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dc.contributor.authorAukerman, Douglas F.eng
dc.contributor.authorLewis, Danieleng
dc.contributor.authorSullo, Elaine J.eng
dc.date.issued2010-12eng
dc.description.abstractSteroid injection is effective for both short- and long-term relief of symptoms in patients with carpal tunnel syndrome, while oral steroids are effective only for short-term relief (strength of recommendation [SOR]: A, based on meta-analyses). Wrist splinting is also associated with reduced symptoms at a 2- to 6-week follow-up (SOR: B, based on small clinical trials). Ultrasound is not effective at 2 weeks, but may reduce symptoms by 7 weeks (SOR: B, based on small clinical trials).eng
dc.identifier.citationEvidence Based Practice 13(12): 01-02.eng
dc.identifier.urihttp://hdl.handle.net/10355/9511eng
dc.publisherFamily Physicians Inquiries Networkeng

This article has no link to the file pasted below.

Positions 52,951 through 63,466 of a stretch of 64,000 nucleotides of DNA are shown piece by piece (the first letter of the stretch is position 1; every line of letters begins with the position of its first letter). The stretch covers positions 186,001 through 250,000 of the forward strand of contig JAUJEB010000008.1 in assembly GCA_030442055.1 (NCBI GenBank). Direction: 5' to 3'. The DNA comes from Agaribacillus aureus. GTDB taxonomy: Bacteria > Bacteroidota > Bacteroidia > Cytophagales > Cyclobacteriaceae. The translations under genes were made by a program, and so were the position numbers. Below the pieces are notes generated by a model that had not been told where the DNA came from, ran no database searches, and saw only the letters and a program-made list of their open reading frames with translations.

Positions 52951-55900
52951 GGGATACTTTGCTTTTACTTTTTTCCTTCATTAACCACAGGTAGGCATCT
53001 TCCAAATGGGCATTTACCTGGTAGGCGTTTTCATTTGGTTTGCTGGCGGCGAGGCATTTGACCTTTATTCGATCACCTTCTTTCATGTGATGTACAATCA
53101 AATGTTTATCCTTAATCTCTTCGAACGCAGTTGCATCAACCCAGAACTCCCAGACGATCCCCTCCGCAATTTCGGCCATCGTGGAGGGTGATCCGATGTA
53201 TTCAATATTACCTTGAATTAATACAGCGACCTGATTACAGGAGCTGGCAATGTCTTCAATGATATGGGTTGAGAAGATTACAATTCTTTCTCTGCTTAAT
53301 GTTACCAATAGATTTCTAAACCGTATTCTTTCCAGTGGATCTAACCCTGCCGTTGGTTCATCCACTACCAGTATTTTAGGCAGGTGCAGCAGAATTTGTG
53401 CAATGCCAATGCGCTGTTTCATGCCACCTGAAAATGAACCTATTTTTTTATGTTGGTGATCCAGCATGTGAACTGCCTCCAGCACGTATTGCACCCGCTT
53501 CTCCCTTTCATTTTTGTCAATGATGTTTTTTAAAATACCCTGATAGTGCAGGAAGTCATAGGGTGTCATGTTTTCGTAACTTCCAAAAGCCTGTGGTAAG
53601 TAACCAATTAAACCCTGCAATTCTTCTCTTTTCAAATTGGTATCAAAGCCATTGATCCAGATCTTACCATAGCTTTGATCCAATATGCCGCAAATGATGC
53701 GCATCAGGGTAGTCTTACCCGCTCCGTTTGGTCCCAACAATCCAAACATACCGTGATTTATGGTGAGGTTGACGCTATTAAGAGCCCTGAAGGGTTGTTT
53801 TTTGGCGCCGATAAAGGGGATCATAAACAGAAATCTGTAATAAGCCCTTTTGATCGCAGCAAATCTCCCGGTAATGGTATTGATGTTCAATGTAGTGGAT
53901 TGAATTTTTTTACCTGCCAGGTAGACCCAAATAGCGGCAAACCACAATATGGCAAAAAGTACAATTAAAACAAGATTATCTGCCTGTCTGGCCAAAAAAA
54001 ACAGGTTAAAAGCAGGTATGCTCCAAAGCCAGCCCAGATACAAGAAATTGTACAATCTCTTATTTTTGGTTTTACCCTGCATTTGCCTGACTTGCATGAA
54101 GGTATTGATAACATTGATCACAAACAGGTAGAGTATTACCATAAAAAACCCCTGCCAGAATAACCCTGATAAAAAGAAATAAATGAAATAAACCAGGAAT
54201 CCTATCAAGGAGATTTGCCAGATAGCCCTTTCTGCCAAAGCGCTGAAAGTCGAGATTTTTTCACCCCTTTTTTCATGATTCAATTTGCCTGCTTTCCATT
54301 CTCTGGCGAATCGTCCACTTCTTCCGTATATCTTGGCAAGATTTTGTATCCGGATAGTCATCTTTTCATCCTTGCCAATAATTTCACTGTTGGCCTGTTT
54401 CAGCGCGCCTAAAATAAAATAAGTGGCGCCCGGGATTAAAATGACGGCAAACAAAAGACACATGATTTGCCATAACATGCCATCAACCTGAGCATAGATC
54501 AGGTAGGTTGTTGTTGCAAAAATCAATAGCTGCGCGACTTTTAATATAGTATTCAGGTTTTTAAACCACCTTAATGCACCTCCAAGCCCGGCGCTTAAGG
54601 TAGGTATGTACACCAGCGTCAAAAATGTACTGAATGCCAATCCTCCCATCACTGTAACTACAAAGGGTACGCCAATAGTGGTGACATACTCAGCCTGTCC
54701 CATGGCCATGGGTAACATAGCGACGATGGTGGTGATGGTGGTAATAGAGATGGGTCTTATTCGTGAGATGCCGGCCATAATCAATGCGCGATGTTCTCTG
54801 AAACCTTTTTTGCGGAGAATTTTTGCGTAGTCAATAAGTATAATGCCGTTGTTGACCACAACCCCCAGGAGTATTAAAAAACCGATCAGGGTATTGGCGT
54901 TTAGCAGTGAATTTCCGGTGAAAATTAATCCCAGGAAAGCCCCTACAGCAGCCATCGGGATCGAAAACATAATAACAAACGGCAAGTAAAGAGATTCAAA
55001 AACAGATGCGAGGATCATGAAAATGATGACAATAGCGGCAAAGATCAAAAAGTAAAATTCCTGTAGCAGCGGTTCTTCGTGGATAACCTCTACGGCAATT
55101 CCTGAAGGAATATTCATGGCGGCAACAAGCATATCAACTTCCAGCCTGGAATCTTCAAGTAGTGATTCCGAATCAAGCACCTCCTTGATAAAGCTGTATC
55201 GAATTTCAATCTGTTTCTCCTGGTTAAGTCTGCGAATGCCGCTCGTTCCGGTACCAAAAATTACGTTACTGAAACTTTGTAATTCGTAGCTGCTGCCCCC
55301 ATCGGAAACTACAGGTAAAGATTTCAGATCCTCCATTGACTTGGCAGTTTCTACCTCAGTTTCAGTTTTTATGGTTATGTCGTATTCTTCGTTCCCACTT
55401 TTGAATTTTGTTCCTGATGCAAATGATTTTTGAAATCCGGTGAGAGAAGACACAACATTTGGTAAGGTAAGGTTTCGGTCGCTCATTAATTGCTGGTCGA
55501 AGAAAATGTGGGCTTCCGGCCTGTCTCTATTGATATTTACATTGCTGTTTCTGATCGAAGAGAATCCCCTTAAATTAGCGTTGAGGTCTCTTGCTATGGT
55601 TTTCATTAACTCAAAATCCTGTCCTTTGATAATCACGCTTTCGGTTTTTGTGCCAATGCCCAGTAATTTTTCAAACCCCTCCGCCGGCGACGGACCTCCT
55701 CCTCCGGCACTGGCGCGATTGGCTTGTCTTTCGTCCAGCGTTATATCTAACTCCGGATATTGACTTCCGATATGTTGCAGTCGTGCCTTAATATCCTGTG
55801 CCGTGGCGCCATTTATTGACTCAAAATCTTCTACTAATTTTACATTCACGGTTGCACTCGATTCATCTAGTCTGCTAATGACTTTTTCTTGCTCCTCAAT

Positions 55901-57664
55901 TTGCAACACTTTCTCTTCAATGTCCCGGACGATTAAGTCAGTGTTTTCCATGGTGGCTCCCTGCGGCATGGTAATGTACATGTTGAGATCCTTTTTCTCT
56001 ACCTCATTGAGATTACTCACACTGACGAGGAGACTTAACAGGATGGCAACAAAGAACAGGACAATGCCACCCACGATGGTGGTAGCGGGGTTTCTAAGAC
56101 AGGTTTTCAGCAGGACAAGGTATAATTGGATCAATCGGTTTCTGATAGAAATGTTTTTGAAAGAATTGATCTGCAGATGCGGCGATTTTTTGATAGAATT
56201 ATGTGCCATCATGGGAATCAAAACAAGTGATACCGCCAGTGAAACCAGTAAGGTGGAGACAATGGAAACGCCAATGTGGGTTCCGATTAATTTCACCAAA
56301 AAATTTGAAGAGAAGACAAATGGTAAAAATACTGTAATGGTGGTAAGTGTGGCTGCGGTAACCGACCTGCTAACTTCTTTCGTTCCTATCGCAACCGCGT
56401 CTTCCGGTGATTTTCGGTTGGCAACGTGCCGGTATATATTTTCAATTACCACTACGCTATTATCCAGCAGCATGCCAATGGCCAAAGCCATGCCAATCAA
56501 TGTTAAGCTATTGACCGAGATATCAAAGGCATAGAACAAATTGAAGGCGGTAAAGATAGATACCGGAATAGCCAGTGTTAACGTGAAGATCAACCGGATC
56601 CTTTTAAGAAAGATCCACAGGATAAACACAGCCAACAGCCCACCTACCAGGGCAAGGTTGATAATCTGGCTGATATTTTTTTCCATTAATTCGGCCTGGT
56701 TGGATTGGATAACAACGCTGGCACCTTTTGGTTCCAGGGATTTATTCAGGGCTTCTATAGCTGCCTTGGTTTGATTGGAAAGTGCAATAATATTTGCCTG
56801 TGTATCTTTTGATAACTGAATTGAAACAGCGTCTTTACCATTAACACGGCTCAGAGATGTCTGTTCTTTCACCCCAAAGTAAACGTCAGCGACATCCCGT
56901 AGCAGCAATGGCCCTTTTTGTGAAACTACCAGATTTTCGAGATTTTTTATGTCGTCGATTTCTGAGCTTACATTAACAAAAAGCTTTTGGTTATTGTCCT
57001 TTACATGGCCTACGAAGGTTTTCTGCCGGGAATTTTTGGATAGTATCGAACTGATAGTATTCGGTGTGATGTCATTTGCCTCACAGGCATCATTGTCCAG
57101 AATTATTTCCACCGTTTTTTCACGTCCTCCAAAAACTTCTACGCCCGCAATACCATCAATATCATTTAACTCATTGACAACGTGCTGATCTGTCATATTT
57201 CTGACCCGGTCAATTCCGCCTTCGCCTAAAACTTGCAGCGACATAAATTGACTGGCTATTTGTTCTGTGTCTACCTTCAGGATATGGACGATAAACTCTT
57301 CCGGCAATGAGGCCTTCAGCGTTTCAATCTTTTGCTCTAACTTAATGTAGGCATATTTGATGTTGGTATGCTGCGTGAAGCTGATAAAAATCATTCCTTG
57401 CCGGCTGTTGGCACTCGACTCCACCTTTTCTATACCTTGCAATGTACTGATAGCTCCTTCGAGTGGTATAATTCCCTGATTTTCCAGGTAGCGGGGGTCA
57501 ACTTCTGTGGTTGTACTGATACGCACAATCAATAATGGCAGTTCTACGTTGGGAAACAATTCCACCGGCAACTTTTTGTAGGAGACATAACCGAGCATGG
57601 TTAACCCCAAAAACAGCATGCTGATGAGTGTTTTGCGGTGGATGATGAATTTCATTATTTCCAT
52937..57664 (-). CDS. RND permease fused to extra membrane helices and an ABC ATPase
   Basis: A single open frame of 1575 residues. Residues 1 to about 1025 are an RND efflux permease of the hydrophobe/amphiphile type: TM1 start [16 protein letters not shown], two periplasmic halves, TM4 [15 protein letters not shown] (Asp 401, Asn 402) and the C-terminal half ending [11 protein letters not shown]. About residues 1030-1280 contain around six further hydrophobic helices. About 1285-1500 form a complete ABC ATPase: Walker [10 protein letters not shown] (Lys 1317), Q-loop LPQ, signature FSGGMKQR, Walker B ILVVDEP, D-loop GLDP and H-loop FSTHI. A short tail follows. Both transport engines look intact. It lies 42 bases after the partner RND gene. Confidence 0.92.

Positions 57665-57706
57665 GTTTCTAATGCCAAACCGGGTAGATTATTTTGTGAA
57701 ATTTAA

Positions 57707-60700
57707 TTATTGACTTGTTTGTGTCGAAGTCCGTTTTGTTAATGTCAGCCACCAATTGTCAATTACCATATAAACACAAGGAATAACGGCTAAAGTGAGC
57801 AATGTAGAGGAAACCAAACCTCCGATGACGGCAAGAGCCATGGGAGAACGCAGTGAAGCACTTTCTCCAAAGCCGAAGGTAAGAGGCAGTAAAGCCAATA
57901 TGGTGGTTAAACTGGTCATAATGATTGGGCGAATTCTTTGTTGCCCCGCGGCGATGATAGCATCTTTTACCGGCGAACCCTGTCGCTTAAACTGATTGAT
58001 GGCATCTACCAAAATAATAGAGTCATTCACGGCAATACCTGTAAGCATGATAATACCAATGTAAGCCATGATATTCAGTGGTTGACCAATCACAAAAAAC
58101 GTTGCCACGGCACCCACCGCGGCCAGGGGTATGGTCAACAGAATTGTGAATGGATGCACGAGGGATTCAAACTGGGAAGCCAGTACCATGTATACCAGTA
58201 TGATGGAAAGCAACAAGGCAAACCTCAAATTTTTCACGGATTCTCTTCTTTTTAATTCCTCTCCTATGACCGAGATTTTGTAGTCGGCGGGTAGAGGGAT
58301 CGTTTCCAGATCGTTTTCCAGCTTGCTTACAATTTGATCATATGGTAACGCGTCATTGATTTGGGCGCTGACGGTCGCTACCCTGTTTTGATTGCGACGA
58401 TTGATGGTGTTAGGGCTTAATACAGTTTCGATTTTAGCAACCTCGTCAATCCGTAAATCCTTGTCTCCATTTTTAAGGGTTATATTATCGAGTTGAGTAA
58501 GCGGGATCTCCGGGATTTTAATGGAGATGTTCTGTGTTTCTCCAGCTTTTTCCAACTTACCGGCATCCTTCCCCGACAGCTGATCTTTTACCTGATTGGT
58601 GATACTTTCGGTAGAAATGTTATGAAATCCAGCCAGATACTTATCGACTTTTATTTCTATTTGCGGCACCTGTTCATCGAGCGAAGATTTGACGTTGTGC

dc.relation.ispartofEvidence Based Practice 13(12): 01-02.eng
dc.relation.ispartofcollectionEvidence Based Practice, 2010eng
dc.relation.ispartofcommunityUniversity of Missouri-Columbia. School of Medicine. Department of Family and Community Medicine. Family Physicians Inquiries Network. Evidence Based Practice.eng
dc.subjectwrist paineng
dc.subjectstepwise approacheng
dc.subject.lcshWrist -- Wounds and injurieseng
dc.titleWhat is the best nonsurgical therapy for carpal tunnel syndrome?eng
dc.typeArticleeng


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